“We were lucky with Holmwood House, as many of the walls retain their original Thomson decoration, though covered with several layers of paint and paper from subsequent owners. We have been able to carefully uncover areas of this decoration in most of the rooms and so, along with chemical and microscopic analysis, have been able to use this information to confidently recreate the designs with a high level of accuracy.

Safety

Removing paper to reveal paintwork from a century ago is not without its hazards though. Some wallpaper from the Victorian era contained arsenic, and this poison, when inhaled, can cause death. The use of lead in paints was commonplace up until the mid 1970s, so paintwork applied before this date should be treated with caution, and tested where possible. 

All of the staff at Nevin of Edinburgh are trained to spot dangers like these in the properties they work in. Health and safety is paramount to the company, and many of the team have been on training courses and recognise the need to wear appropriate personal protective equipment such as respirators, goggles and gloves when working in areas that may be dangerous. 

“You don’t want to disturb lead paint,” insists Mark Nevin, “that’s when it gets dangerous – when you’re sanding it down to put a new layer on top. Best to leave it as undisturbed as possible. The best preparation is using wet abrasion or specially adapted extraction systems.”

Nevin has Safecontractor accreditation, and this important health and safety certificate can mean the difference between getting a job and not even being considered for it.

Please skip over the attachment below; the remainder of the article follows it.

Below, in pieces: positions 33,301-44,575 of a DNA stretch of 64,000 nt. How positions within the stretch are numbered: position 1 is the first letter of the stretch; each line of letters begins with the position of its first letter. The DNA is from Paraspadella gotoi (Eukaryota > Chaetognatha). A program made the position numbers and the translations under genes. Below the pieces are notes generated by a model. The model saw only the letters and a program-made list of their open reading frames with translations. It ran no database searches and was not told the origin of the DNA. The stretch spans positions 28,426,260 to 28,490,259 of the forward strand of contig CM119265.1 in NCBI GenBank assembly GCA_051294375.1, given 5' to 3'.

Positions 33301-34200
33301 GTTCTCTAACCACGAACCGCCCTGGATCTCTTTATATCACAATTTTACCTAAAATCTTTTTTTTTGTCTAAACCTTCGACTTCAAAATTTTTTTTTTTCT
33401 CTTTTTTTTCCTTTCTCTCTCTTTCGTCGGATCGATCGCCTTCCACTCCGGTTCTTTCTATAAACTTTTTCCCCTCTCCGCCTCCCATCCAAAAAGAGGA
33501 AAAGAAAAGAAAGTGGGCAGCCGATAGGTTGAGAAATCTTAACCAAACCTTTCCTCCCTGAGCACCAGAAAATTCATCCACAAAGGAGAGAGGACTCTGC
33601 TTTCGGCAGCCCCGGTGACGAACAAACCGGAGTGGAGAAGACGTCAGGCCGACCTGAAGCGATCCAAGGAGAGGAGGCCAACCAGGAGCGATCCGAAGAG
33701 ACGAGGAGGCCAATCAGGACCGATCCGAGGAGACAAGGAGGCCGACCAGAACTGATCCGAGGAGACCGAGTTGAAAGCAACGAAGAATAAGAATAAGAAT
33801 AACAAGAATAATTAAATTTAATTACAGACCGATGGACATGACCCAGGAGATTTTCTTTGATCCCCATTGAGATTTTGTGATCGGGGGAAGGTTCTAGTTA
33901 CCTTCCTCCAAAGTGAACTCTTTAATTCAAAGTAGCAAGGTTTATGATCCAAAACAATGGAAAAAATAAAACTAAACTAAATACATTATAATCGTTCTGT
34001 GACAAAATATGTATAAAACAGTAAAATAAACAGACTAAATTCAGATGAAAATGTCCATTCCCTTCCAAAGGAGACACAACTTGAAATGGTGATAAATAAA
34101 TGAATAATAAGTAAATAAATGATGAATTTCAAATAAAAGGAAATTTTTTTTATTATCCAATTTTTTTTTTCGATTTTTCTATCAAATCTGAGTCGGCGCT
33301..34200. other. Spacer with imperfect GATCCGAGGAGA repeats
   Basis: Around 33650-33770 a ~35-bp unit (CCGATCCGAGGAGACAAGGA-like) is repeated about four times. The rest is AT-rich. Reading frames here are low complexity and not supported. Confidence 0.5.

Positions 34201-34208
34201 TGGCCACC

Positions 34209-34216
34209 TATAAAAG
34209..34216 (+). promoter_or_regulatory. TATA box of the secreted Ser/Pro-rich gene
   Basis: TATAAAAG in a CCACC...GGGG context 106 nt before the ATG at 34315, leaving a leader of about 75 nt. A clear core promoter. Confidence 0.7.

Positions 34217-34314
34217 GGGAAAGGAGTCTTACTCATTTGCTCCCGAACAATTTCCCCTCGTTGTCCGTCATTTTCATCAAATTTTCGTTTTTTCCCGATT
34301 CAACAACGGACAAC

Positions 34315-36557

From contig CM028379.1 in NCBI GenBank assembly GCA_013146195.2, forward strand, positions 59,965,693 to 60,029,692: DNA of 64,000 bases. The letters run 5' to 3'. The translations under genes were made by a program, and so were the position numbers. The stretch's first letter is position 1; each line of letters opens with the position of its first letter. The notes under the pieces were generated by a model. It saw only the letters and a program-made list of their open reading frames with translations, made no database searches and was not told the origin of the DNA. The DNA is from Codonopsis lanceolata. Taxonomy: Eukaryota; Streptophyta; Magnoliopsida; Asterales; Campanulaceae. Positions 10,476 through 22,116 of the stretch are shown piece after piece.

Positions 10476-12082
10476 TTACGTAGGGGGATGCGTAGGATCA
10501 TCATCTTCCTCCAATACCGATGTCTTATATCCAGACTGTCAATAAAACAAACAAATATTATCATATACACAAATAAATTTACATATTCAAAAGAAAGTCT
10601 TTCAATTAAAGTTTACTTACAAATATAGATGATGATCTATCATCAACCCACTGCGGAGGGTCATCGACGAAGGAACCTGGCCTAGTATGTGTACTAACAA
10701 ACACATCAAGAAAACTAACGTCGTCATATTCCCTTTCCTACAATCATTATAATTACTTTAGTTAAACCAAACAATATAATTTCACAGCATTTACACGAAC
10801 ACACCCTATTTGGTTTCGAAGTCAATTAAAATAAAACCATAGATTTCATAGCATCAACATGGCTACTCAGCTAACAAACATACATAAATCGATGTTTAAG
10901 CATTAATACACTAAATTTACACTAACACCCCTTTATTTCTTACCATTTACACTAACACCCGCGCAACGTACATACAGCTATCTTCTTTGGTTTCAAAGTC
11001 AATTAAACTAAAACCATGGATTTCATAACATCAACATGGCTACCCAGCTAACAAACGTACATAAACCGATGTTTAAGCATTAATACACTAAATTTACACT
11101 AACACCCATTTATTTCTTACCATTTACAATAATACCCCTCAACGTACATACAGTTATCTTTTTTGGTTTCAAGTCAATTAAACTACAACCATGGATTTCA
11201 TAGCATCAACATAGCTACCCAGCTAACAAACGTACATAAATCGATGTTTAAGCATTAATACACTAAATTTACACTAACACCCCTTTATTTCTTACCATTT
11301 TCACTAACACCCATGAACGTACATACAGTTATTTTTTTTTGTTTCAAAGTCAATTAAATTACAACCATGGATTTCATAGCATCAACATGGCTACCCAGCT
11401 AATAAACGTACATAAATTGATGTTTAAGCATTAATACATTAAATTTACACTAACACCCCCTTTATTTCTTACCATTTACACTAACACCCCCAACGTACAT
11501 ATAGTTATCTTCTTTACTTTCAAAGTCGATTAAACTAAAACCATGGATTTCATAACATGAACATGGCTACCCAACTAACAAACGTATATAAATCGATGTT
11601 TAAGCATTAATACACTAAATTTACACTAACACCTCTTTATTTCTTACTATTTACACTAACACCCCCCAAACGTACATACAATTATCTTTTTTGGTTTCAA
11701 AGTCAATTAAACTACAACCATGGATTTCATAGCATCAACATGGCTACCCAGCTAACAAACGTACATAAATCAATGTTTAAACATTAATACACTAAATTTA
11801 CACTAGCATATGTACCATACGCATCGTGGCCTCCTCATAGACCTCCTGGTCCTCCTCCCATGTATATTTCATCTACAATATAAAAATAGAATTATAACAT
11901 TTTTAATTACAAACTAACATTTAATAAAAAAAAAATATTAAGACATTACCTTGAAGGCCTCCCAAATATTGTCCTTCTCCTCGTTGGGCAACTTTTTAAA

“Many clients are looking for this kind of certification”, says Mark. “It gives them peace of mind that the contractor knows how to stay safe on site and there won’t be any accidents. It is an essential part of our business, and sometimes it’s the first thing that is asked on a tender document.”

Colour

Colour schemes are important when redecorating period homes. You won’t need to mix your own paint for the majority of them either! There are lots of heritage specific colour schemes from established paint companies. See our panel for some ideas. It’s one thing choosing an appropriate colour scheme for a property, and quite another matching original colours from walls painted hundreds of years ago. Paint scrapings can be taken from unobtrusive areas, and looked at under a powerful microscope to identify the makeup of the paint. 

Organisations like NTS and HES have their own conservators with these skills, but John Nevin, Managing Director of Nevin of Edinburgh specialises in microscopy paint analysis. The company has its own equipment, and is often asked by architects and individuals to analyse fragments of paint. This allows them to reproduce what was there originally. John has even been called on by the forensics department of Police Scotland to help with its investigations!  

Fortunately, there are apprentices learning many of these traditional techniques, and it’s something Mark Nevin doesn’t underestimate. “We spend years training these young people – almost moulding them to the type of work we do, so that they understand the ethos of the company. Once they have served their time, it’s not uncommon for us to keep a hold of them. It’s in our interests to keep the best people. We are investing in the future so that these skills will never die”. 

Picture: the dining room at Holmwood House, Glasgow. National Trust for Scotland